To some it’s euphoric. To most it’s traumatic. That fleeting, tension-filled moment, when the first kiss is imminent. Euphoria is when the man senses and immediately acts on that moment; tragedy is when the man senses it but freezes in place. In the former, the lady is excited that the man took the cue. In the latter, she’s irritated that he didn’t. This, in many ways is a scenario that plays itself out in the sales process, with the climax being the moment when a close is imminent. So, overcome tension and close.

And it’s just that-a moment! It lasts a second but feels like eternity. Many sales are lost here. The salesperson senses the tension, but caves in to it, instead of acting on it. What does close the sale mean? It means getting commitment to buy usually via cash payment or a signature. And here is how to develop sales closing power and get better at closing sales.

Reasons for fearing to close

From my sessions I have noticed that those who cave into the moment do so because of these reasons. Awareness of them is key to closing sales. First, fear (what if the prospect doesn’t “kiss” me back-I’ll feel hurt from the rejection). Next, pride (I cannot be seen to be initiating it-the prospect is the one to take up the offer as he needs the product). Third, indifference (the salesperson is so engrossed with his presentation he doesn’t even notice the moment.

In addition, intimidation (he’s senior to me or I cannot ask him for Kes. 50M-no one has that kind of money) and, finally, ignorance (the salesperson doesn’t know any better-how do I close?). In all these cases, the deafening 60 milliseconds of tension come, and then dissipate; and Poof!, the moment turns from opportunity to misfortune and a sale is lost.

Overcome tension and close. Why it is important to be responsive

But why is it important to be alive and act on this moment of tension? Because, research shows that prospects want to be led to a close but will only momentarily let their guard down for this to happen. For whatever reason, prospects want to be guided to a close even for something they want. The hawker probably guided you to buying the pair of shoes and the tailor guided you to the design that suits you. And it’s not always because we don’t know what it is we want. Even when we do know what it is we want, we still allow ourselves to be guided out of it onto something different.

Now you know why FMCG companies have sales representatives (called merchandisers) strategically placed along the supermarket aisles who will invite you to try their brand of sausage, or soap or spray. Which is different from what you had on your shopping list.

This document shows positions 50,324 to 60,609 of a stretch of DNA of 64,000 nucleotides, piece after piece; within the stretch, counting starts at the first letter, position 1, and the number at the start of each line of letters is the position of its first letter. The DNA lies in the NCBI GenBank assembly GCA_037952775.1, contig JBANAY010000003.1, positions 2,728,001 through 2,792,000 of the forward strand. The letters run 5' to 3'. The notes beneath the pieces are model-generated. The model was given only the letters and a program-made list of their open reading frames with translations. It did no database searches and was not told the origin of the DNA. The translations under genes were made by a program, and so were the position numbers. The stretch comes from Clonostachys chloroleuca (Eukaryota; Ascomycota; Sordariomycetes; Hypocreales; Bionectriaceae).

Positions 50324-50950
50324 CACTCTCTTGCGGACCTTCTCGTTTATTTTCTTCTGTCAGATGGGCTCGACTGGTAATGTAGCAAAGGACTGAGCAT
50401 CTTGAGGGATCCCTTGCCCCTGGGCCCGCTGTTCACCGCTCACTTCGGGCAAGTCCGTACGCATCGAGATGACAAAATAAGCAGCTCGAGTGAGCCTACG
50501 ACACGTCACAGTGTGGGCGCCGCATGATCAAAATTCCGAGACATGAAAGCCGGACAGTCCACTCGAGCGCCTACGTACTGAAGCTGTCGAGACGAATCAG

Nothing is to be feared, only understood

With this in mind then, the moment of tension just before the close isn’t to be feared, merely understood. For the ignorant, techniques in closing the sale abound and they can start trying them out. For the fearful, separating self from product will help overcome rejection. As for the intimidated, start small, or, better still, enlarge your vision about yourself. And for the proud and indifferent, time will open your eyes to your dwindling fortunes, and shock you into dropping your hubris. Easier said than done, I hear you say. True. But, hey, this is selling-nothing is easy until done again, and again, and again improving with every try.

Finish reading here

Aug 02, 202304:50
Drop your pride and sell to the "irrelevant" too

Drop your pride and sell to the "irrelevant" too

it’s not the voter but the vote counter that matters… The CFO has no desire to insist that your PDQ be the one to be used. He doesn’t care. Be discerning of where the actual sale happens and sell there too. Let not your mingling with executive power cloud your judgment.  Simply because the bosses okayed it, doesn’t mean that the sale will happen. That the Chief Financial Officer (CFO) of the hotel agrees to install your bank’s PDQ machine is half the sale. The other half is tougher because installing doesn’t mean using.

A PDQ is the gadget buyers insert their bank card in, to make payment with. At the hotel, your PDQ will not rest with the CFO upstairs; it will be at the reception downstairs competing for attention with other PDQs! And the CFO has no desire to insist that your PDQ be the one to be used. He doesn’t care.

Listen in or read more here

Aug 01, 202304:40
"My Dress, My Choice!" No. Not if you sell.

"My Dress, My Choice!" No. Not if you sell.

If you sell, your dress is not your choice. Here’s why

“My dress, my choice.”  This is a common refrain in Kenya. And yes, how you dress is your choice. But only to a point. The point where your private life is public. At that point, your dressing is open to judgment and interpretation by the public. At that point your dressing is not your choice. It’s how you want the customer to perceive you; more accurately it’s how the institution you represent expects to be perceived through you; which is largely determined by customer expectations and business etiquette. Read more here

Jul 31, 202306:03
Benefits of Prospecting to the Sales person

Benefits of Prospecting to the Sales person

What are the benefits of prospecting to a salesperson? I’ll share three.  

But first, the definition or meaning of sales prospecting is the never ending search for suitable buyers of your product or service.

So, here are three advantages of sales prospecting. 1. If you don’t prospect you die

2. Selling becomes easier when you prospect

3. Unlock value with sales prospecting

Listen in or read the full post here

Jul 31, 202305:28
Three Lessons in Selling Trom The Matatu Driver and His Tout

Three Lessons in Selling Trom The Matatu Driver and His Tout

Listen in as they show us

1: There is always a way

2. Enviable team work

3.Never-ending Prospecting

Jul 24, 202305:43